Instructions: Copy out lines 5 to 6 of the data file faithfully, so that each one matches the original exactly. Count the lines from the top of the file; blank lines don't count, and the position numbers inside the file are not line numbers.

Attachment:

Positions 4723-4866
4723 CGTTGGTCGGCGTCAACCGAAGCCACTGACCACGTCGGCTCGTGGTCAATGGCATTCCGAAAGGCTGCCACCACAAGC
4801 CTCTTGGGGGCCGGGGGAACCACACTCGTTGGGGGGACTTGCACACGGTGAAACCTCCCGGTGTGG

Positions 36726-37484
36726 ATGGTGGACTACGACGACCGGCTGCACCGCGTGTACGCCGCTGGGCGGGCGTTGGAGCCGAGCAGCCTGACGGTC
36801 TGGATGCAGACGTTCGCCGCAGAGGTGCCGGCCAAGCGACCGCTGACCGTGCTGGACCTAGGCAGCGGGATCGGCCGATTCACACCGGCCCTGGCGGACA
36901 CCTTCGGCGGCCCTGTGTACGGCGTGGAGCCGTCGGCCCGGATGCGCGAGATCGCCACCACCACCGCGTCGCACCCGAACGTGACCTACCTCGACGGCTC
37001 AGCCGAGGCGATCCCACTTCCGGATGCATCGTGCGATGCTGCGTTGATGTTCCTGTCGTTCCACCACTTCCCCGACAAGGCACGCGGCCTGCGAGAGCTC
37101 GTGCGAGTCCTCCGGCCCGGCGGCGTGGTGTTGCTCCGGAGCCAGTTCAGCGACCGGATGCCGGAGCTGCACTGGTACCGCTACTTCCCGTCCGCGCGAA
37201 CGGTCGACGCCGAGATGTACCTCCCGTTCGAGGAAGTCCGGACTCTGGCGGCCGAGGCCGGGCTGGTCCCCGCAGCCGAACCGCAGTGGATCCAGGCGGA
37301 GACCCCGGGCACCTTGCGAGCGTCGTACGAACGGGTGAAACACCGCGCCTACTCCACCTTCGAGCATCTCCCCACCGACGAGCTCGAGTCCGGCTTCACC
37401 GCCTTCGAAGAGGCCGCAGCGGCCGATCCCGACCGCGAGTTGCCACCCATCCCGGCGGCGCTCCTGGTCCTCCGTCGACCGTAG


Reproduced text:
36726 ATGGTGGACTACGACGACCGGCTGCACCGCGTGTACGCCGCTGGGCGGGCGTTGGAGCCGAGCAGCCTGACGGTC
36801 TGGATGCAGACGTTCGCCGCAGAGGTGCCGGCCAAGCGACCGCTGACCGTGCTGGACCTAGGCAGCGGGATCGGCCGATTCACACCGGCCCTGGCGGACA